SHANGHAI (Reuters) – Huawei Technologies has built up stakes in Chinese semiconductor companies and other tech businesses as the world’s largest telecoms equipment maker bolsters its supply chain in the face of pressure from the United States.
Habo Investments, set up by Huawei in April 2019, has closed 17 deals for stakes in Chinese tech companies since August last year, public records show.
The investment arm was established in response to what Huawei’s rotating chairman, Guo Ping, last week described as “suppression” by the United States after escalating restrictions that have cut off Huawei’s supplies of many overseas chips and effectively barred it from building its own.
“Since Huawei is only one company, we use investment and technology to help our supply chain partners become mature,” he said.
The company has emerged as a focal point in deteriorating U.S.-China relations with President Donald Trump’s administration alleging that its equipment could be used by Beijing for spying, which the Chinese company has denied repeatedly.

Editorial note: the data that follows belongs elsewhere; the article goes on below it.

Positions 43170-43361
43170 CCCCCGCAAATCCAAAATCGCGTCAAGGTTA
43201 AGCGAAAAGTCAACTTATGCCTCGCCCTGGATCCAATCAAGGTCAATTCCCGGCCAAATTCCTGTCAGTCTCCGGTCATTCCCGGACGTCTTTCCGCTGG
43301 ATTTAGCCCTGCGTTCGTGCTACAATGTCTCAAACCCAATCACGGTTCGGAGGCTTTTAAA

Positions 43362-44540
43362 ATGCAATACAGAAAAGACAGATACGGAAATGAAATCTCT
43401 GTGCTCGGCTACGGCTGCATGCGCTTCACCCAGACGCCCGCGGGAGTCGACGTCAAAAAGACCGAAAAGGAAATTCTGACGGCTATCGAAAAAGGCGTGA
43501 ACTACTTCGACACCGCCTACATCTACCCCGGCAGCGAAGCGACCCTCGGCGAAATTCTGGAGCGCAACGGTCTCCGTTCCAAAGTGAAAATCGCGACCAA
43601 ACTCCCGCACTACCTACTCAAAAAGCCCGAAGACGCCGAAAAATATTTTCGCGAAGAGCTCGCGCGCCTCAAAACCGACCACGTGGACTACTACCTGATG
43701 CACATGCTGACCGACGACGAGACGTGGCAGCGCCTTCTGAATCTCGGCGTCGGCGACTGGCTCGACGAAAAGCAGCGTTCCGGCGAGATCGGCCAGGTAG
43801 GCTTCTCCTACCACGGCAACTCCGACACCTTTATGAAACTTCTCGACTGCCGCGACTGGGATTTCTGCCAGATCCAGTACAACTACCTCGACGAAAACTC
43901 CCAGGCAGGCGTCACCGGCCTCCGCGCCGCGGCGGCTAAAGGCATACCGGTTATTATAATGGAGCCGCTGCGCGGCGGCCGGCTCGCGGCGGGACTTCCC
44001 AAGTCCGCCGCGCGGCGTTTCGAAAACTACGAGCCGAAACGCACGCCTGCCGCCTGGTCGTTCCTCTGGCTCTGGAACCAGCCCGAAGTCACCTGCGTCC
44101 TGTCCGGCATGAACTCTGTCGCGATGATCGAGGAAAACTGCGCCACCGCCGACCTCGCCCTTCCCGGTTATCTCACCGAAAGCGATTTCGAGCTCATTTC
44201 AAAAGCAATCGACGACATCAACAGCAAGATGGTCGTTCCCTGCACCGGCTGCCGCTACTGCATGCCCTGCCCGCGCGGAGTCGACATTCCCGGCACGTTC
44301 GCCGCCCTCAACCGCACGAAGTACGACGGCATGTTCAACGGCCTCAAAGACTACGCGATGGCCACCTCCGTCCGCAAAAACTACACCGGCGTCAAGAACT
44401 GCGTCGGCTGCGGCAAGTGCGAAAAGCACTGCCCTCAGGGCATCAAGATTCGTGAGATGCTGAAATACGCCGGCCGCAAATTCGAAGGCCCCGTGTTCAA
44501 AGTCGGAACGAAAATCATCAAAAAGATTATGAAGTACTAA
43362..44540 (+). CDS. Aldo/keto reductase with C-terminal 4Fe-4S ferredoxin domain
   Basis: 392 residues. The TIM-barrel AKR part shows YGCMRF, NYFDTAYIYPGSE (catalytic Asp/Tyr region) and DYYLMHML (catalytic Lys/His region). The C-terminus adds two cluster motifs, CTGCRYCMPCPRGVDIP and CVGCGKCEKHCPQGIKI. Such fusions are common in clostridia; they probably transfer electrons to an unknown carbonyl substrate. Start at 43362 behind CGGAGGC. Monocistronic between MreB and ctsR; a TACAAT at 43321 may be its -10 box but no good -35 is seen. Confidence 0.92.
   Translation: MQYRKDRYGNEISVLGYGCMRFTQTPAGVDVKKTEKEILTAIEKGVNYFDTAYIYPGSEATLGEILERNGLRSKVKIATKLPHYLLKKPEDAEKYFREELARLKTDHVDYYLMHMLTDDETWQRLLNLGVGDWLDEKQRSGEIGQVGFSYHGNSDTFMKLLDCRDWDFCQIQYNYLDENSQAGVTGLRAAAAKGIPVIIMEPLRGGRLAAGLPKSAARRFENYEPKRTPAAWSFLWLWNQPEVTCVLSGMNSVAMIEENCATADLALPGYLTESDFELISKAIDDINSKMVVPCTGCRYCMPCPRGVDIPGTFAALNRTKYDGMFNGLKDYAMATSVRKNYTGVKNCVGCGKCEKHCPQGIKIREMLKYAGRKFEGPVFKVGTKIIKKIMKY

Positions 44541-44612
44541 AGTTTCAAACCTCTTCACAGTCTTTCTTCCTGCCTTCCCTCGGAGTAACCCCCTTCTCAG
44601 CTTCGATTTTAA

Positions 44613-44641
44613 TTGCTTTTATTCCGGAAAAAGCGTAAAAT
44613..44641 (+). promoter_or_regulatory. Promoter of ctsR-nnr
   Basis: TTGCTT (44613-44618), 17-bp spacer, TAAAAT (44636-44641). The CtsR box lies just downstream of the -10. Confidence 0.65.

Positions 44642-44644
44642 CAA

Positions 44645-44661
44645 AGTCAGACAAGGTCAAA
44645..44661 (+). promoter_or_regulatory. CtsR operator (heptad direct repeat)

Huawei’s investment push also coincides with ramped-up government efforts to boost China’s semiconductor sector, which still lags behind leading chip producers including the United States, South Korea and Taiwan.
While the investments might help Huawei in the future, analysts say they have done little so far to address the supply chain gaps that are undermining its once-booming smartphone business and could eventually threaten its core network equipment operations.
“It will take a long time,” said one Chinese chip investor. “But they don’t have many good options, so they must turn to investing outside.”
Huawei declined to comment on the investment division’s operations.
Most of Habo Investment’s deals have been in chip-related